Gianluigi Buffon tears were agonisingly beautiful, a moment to weep over the loss of an era
Gianluigi Buffon not only represented a player, he was an emblem of an era whose passing will be felt more acutely than Italy’s failure to qualify for a World Cup, writes Desmond Kane.
Even in a moment of such national sporting sorrow, football, the world’s most beautiful and beastly game, has never appeared so weirdly well formed.
In an era when multi-millionaire football players are accused of lacking the passion, heart and soul of yesteryear, Gianluigi’s Buffon’s very public display of weeping and remorse after the World Cup-shattering 0-0 draw with Sweden in Milan was something to behold in all its foreboding state of repentance.
But then, perhaps, it should not be such a surprise because Buffon is from yesteryear, an iconic goalkeeper who will be celebrated as a true totem of a dying breed. The greatest goalkeeper of all time? As a curator of timely saves and success around the globe, most probably.
Amid the advent of social media and dwindling attention spans, and an era of self-serving and self-absorption, it is almost impossible to imagine another Italy player being as widely recognised and appreciated as Buffon in his years with Parma, Juventus and Italy. The Roma forward Francesco Totti would be the natural comparison, but he too has succumbed to time and tide.
While Sweden riotously celebrated their 1-0 aggregate success by wrecking a pitchside Eurosport studio with as much glee as Abba fans hitting the dance floor for Waterloo, Buffon faced his Waterloo, his soul left raw and exposed by the grim reality of the moment. After 175 caps and 20 years representing his country, this was how it would go down for Europe's most capped figure, the end of his dreams snuffed out by a Sweden side who simply played at portraying Italy.
The agony and the ecstasy. Buffon will not depart alone. He is likely to be joined by his Juventus companions Andrea Barzagli, Giorgio Chiellini and Daniele de Rossi of Roma amid the national feeling of upset.
Buffon intends to retire from club football at the end of the season. He has amassed a veritable treasure trove: the UEFA Cup win with Nevio Scala's Parma side in 1999, including Lilian Thuram, Dino Baggio and Hernan Crespo, saw him become the world's most expensive goalkeeper when he moved to Juventus for £32.6m in 2001.
Since setting out with Parma in 1991, he has wrung every bit and more out of his career in superseding the 1982 World Cup winner Dino Zoff as Italy's finest keeper, but sometimes excellence is not enough: Buffon was left on national television, his thoughts utterly dismembered as he tried to explain how it had come to this.
Gianluigi Buffon of Parma.Eurosport
“I am sorry for Italian kids who dream of the national team," said Buffon.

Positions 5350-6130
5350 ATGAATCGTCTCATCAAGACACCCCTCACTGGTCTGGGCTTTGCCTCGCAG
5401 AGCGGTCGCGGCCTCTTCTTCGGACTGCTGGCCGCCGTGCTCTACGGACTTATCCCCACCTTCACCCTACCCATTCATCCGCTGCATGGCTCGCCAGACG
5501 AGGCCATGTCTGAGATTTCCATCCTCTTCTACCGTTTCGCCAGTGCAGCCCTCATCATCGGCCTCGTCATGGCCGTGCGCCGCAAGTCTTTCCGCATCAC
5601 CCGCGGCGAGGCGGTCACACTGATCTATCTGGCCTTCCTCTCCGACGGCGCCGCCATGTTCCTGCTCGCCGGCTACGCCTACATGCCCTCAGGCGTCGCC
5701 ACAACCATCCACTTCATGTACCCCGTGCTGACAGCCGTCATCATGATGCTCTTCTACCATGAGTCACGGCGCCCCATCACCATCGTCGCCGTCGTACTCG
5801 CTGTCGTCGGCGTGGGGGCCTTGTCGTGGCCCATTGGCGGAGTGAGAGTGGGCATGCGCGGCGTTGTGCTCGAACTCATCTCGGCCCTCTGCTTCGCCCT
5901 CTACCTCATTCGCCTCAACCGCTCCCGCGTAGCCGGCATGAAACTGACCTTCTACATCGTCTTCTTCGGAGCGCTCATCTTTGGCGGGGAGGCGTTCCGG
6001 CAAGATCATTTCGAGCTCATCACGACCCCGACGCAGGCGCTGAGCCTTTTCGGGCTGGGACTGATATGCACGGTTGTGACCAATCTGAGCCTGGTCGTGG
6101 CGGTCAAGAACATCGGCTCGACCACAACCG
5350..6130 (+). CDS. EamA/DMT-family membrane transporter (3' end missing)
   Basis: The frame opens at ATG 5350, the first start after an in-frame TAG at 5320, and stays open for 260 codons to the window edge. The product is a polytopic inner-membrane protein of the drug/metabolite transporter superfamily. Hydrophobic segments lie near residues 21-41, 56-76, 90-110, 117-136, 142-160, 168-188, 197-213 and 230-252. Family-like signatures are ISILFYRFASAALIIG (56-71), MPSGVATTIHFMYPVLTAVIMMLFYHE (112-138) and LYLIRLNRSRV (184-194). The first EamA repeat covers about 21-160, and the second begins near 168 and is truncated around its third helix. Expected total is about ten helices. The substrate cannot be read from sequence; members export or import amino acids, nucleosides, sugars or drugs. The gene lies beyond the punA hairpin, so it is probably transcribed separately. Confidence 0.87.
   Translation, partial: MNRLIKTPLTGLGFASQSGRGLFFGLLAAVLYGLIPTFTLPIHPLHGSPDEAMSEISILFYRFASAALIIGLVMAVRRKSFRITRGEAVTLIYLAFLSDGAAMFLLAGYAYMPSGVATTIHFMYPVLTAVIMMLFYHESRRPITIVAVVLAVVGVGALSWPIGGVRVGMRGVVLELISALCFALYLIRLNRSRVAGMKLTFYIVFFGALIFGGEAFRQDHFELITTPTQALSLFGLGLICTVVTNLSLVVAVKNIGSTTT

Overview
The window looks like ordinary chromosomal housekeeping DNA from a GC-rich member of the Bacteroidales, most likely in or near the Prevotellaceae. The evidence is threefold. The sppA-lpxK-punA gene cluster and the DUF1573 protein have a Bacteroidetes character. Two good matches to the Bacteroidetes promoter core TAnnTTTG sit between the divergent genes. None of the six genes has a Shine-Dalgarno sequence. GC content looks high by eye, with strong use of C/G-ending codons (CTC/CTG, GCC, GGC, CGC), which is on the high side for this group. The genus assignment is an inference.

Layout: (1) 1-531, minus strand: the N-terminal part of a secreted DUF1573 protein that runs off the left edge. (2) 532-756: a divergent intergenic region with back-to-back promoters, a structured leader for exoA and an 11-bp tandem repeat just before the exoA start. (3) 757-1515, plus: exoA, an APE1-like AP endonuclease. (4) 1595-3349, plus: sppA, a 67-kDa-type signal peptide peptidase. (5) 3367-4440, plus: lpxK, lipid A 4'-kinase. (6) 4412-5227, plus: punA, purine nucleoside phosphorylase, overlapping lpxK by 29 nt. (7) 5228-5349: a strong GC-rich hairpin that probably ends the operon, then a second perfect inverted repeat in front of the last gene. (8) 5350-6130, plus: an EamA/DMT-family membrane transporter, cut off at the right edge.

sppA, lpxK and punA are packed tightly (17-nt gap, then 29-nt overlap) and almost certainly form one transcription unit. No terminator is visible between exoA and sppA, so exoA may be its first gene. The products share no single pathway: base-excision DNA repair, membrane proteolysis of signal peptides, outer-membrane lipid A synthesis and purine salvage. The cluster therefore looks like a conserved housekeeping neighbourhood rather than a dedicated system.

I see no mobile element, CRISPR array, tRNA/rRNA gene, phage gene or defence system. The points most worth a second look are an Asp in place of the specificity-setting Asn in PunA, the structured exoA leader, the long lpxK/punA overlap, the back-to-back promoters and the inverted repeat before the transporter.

A figure who had been part of folklore by lifting the Azzurri’s fourth World Cup in 2006 was suddenly among a squad that had failed to take their customary place at a tournament, the magic of which they had been pivotal in creating.
In some sort of weird symmetry, Italy last missed a World Cup in 1958 in Sweden, when the host nation were doused 5-2 by Pele and Brazil in Stockholm.
Football giveth, and football taketh away. Yet there was something agonisingly beautiful about the way Buffon bowed out. Would it have been better to sign off at the World Cup finals in Russia next summer? Absolutely. But rather than some Russian outpost such as Volgograd, here he got the chance to say goodbye to his people at home, before 80,000 at the San Siro, one of the sport’s greatest cathedrals. Even if it did feel like invading private grief.
Buffon at the 2006 World CupAllsport
The much-maligned Italy national coach Giampiero Ventura had urged the San Siro “to take us by the hand” as the four-time champions attempted to avoid failing to qualify for the first time in 60 years, a time when Sir Edmund Hillary reached the south pole. It is a long way down after navigating such lofty peaks.
In the end, it was Buffon who needed an arm around his shoulder.
"I am not sorry for myself but for all of Italian football," said Buffon. "We failed at something which is also something on a social level. I am very sad that my last match will coincide with us not qualifying for the World Cup."
He deserved better than this even if Italy didn’t. Or maybe he didn't. Perhaps his watery grave was peculiarly poignant. Hs tears were not in vain. In his weeping cameo appearance, Buffon reminded us that the key to his longevity is hard work, perseverance and a genuine passion for his calling in life. He was a professional who cared about his people. His earnings are a by-product of his ability and dedication.
As he mourned Italy’s loss, so too should we mourn his departure from the world game. Buffon not only represented a player, he was an emblem of an era whose absence will be hankered for long after Italy have sat out the finals.
This article was published after Italy lost to Sweden in their World Cup play-off match in November